Nigeria ranks 120 out of 177 countries ranked in the 2013 Index of Economic Freedom, , according to the latest scores from the 2013 Index of Economic Freedom, published annually by The Wall Street Journal and The Heritage Foundation.
According to the Index, after a slight improvement in previous ranking, Nigeria slips -1.2 and ranks as mostly unfree in the economic freedom ranking. The Sub-Saharan Africa’s overall level of economic freedom “remains weaker than that of any other,” the Index editors write. A majority of countries in this region either fall into the Index’s “mostly unfree” or “repressed” categories. Indeed, 15 of the world’s 33 “repressed” economies are in Sub-Saharan Africa, and 22 are in the next lowest, “mostly unfree” category.
Sub-Saharan Africa continues to lag far behind the five other regions of the world in overall economic freedom. It is dead last in seven of 10 measures of economic freedom and collectively scores about 13 points behind average world scores in business freedom and more than 10 points behind in property rights and freedom from corruption.
“Nigeria continues to ranks low in the Index of Economic Freedom because of the increasing role of government within the economy,” said Thompson Ayodele, Director, Initiative for Public Policy Analysis. “Government spending has increased. We have continued to spend unearned money. Government borrowing has also crowded out private borrowing in the economy while debts owed-local contractors have ballooned. Ironically, government seems to think that more borrowing is the answer to our economic problem.
“The private sector, particularly small business, still remains engine of growth in the economy. Since the beginning of this administration Nigeria has resorted to more borrowing while other loans are in the pipeline. We cannot borrow our ways to prosperity. Should we continue in this trend, Nigeria is surely on the road to Greece,” Ayodele said.
Mauritius remains in the top 10 in annual worldwide rankings—the only one of 48 Sub-Saharan countries to do so. But while it is first for the region, its Index score declined slightly from last year. Second-place Botswana, meanwhile, moved from “moderately free” to “mostly free” by adding one full point to its score. At third place, Rwanda halted two consecutive years of progress by shaving eight-tenths of a point off its score.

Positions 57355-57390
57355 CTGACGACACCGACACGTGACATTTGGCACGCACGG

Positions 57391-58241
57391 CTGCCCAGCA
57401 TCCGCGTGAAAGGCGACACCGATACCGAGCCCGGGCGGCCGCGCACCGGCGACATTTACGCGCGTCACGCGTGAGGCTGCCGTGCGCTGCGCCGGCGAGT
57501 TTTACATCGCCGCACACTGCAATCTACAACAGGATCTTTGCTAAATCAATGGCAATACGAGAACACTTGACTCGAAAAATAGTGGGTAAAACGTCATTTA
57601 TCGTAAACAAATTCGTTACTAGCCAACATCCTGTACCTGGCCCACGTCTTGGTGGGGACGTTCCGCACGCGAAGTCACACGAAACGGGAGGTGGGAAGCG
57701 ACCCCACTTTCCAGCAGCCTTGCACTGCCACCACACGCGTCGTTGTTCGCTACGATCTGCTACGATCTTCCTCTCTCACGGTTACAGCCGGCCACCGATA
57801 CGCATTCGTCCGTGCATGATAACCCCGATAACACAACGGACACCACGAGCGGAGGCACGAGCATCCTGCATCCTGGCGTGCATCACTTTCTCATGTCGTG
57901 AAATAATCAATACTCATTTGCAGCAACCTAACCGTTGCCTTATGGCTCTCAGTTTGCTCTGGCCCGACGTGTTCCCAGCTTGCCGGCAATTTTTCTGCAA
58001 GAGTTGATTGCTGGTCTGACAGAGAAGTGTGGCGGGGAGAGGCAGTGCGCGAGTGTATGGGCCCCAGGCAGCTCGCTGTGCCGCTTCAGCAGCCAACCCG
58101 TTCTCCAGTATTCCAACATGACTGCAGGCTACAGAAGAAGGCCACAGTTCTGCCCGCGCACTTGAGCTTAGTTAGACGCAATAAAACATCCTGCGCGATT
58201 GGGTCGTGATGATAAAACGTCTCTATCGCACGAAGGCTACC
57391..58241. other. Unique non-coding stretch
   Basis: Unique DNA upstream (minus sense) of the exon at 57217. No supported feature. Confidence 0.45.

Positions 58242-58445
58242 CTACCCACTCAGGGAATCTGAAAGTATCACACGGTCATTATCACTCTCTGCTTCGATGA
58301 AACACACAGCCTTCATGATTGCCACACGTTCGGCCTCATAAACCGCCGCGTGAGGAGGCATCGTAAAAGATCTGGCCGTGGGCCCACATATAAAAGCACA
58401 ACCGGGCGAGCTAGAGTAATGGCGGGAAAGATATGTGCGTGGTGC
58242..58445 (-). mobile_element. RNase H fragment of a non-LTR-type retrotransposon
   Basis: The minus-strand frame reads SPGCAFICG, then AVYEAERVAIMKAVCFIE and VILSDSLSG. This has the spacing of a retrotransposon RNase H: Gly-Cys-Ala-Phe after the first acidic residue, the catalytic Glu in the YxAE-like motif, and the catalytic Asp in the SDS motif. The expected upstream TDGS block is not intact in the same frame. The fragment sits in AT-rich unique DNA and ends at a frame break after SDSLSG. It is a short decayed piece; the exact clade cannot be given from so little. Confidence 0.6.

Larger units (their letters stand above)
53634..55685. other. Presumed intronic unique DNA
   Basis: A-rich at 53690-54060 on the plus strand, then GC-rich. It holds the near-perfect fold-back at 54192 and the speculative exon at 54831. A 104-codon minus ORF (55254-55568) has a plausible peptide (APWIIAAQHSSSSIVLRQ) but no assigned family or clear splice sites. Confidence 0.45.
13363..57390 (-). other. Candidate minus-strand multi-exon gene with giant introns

Burkina Faso slipped to “mostly unfree.” Sào Tomè & Prìncipe and Ethiopia are now considered “repressed.” But several countries showed improvement, with Zimbabwe reporting the best increase by moving up 2.3 points to 28.6. Benin and Seychelles, meanwhile, both added almost two full points to their Index scores; Gabon added 1.4. Yet all three remain mired in the “mostly unfree” category, which shows how far the region has to go.
Launched in 1995, the Index evaluates countries in four broad areas of economic freedom: rule of law; regulatory efficiency; limited government; and open markets. Based on its aggregate score, each of 177 countries graded in the 2013 Index was classified as “free” (i.e., combined scores of 80 or higher); “mostly free” (70-79.9); “moderately free” (60-69.9); “mostly unfree” (50-59.9); or “repressed” (under 50).
The world average score of 59.6 was only one-tenth of a point above the 2012 average. Since reaching a global peak in 2008, according to the Index , economic freedom has continued to stagnate. The overall trend for last year, however, was positive: Among the 177 countries ranked in the 2013 Index, scores improved for 91 countries and declined for 78. In many countries, average government spending scores improved. Unfortunately, this was matched by a decline in regulatory efficiency, as a number of countries hiked minimum wages and tightened control of labor markets.